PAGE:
Antiviral and Immunological Benefits in HIV Patients Receiving Peptide T: Flushing of Viral Reservoirs.

Maria T. Polianova1,2, Francis W. Ruscetti1, Candace B. Pert2, Rochelle E. Tractenberg3, Gifford Leoung4, Scott Strang4, Michael Ruff 2.

1NCI-FCRDC, Frederick, MD 21702 (USA), 2School of Medicine, Georgetown University, Box 571460, Washington, D.C. 20057 (USA), 3University of California, San Francisco, CA 94143 (USA).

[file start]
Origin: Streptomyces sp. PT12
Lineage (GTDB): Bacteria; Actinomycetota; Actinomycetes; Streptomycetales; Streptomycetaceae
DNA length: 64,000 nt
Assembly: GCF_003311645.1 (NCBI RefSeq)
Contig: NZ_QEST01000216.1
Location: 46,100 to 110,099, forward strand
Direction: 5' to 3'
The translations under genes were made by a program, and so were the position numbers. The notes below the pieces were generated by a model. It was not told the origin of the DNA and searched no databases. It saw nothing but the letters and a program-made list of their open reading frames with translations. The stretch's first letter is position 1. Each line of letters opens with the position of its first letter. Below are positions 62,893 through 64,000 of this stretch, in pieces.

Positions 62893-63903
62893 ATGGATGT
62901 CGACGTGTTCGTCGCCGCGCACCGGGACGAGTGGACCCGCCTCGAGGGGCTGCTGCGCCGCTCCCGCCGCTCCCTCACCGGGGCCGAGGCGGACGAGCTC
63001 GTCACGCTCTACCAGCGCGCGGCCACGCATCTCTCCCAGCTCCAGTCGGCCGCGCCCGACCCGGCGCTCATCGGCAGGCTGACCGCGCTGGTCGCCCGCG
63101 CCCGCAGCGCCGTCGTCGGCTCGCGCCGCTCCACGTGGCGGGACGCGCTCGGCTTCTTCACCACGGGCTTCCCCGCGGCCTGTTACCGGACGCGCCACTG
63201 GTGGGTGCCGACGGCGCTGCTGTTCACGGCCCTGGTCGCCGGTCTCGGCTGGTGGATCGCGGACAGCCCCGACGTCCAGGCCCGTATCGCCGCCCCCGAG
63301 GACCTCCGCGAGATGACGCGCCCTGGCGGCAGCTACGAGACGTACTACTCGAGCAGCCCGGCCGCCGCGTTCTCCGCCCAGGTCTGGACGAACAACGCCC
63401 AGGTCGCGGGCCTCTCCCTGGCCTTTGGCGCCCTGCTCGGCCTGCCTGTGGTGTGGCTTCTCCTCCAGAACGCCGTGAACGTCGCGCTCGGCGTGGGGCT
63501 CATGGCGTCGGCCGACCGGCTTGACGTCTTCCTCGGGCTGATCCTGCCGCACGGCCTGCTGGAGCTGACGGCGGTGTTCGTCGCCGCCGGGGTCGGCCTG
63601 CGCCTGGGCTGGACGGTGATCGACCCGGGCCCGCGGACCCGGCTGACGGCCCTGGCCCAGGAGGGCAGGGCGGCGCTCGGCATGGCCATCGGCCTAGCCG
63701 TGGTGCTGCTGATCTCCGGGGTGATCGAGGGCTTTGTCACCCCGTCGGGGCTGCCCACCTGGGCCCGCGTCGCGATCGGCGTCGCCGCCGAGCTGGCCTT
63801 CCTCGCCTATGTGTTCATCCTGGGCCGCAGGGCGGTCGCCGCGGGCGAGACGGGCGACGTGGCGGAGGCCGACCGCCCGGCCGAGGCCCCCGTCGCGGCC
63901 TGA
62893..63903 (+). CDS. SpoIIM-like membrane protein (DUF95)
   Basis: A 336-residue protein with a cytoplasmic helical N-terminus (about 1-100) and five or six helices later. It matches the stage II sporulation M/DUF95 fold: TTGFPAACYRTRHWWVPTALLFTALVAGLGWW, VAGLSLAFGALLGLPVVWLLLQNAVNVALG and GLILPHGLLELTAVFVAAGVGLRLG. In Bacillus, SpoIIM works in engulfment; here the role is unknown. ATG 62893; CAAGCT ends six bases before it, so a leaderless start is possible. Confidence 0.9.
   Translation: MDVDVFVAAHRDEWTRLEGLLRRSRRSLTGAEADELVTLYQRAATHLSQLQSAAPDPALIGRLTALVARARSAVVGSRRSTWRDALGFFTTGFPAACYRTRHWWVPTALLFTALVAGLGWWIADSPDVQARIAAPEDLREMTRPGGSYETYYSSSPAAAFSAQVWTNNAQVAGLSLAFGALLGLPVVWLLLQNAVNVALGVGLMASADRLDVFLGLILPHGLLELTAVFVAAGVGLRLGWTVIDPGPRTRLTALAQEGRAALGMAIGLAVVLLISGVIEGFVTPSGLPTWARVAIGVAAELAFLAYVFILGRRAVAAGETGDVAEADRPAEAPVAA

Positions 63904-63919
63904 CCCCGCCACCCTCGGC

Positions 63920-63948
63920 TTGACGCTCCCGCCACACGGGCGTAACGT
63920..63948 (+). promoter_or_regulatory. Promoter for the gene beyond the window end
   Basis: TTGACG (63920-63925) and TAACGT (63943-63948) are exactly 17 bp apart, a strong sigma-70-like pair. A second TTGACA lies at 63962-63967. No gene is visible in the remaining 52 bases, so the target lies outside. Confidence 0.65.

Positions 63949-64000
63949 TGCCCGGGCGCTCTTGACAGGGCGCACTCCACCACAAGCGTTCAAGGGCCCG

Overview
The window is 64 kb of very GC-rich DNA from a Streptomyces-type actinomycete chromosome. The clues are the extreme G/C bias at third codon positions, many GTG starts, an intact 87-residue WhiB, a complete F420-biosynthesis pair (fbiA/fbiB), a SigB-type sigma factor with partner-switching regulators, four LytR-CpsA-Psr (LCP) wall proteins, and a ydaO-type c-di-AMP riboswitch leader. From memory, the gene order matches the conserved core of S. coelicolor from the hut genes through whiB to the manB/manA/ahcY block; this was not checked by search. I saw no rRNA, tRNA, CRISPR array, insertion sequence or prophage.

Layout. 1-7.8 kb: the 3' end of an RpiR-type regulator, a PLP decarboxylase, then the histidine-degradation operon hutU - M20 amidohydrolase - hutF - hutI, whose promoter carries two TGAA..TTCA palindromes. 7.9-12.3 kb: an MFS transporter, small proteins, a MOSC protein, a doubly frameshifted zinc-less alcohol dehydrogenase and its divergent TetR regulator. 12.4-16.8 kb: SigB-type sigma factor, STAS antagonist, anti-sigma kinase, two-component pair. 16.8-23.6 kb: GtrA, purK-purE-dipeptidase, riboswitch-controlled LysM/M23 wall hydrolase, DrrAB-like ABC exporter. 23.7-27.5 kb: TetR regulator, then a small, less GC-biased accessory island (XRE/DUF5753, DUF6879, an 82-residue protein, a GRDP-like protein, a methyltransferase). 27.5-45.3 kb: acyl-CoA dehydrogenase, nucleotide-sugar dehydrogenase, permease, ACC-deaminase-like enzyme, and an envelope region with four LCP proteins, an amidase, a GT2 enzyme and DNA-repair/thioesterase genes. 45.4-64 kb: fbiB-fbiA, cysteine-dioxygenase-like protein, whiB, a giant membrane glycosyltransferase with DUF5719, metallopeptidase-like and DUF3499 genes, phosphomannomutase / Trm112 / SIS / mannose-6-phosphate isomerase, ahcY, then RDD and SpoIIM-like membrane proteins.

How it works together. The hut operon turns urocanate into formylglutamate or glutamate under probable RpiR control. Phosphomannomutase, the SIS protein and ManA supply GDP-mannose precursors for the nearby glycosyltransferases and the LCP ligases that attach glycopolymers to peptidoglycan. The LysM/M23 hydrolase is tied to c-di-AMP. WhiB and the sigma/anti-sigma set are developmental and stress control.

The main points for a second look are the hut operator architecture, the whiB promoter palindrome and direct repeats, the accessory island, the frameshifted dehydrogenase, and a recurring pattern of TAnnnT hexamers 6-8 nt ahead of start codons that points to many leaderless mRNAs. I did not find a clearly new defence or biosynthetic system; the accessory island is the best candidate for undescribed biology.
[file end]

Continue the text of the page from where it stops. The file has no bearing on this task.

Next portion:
Background: Current HAART therapies do not eliminate viral reservoirs, even in the face of effective suppression of plasma viral RNA.  D-Ala-Peptide T-amide (DAPTA), was the first described entry inhibitor and selectively blocks infection mediated by chemokine (CCR5) receptors, with minimal effect on lab adapted X4-tropic HIV-1 isolates. Material and Methods: DAPTA, with or without HAART, was administered by nasal spray (6 mgs/day) for up to 32 weeks to eleven long-term infected (mean=17 years) patients with stable persistent plasma HIV RNA between 1000 and 25,000 copies/mL and CD4> 300.  Viral RNA (Amplicor), CD4 cells, infectious virus by co-culture of PBMCs, active viral replication in blood monocytes by p24 expression, and IFNg secretion by CD8 T cells were determined at baseline and after therapy. Results: DAPTA administration did not change plasma HIV RNA.  Infectious virus could not be isolated from plasma suggesting it was devoid of replicative capacity.  Progressively less virus could be isolated from PBMC’s and all patients which were positive for virus isolation by co-culture at baseline (6/11) became co-culture negative at 24 weeks.  DAPTA also flushed the persistently infected monocyte reservoir to undetectable viral levels in most patients. The combination of DAPTA with HAART was most effective in suppressing active monocyte infection. Integrated HIV in PBMC’s became undetectable after 44 weeks in one patient we have followed.  Five of eleven had a mean CD4 increase of 33% at 24 weeks.  Immune benefits also included a four-fold increase in gamma-interferon-secreting T-cells (antiviral cytotoxic T cells) which peaked at 8-12 weeks and preceded viral declines. Conclusion: Peptide T has immunomodulatory benefits with anti-viral effects on reservoir cell populations, such as PBMCs and monocytes, with no toxicities.  Future placebo-controlled studies will test DAPTA in a treatment naďve cohort not yet eligible for therapy (viral load <55,000 copies/mL) as a primary immunomodulatory therapy with antiviral effects on plasma RNA and in persistent reservoir populations.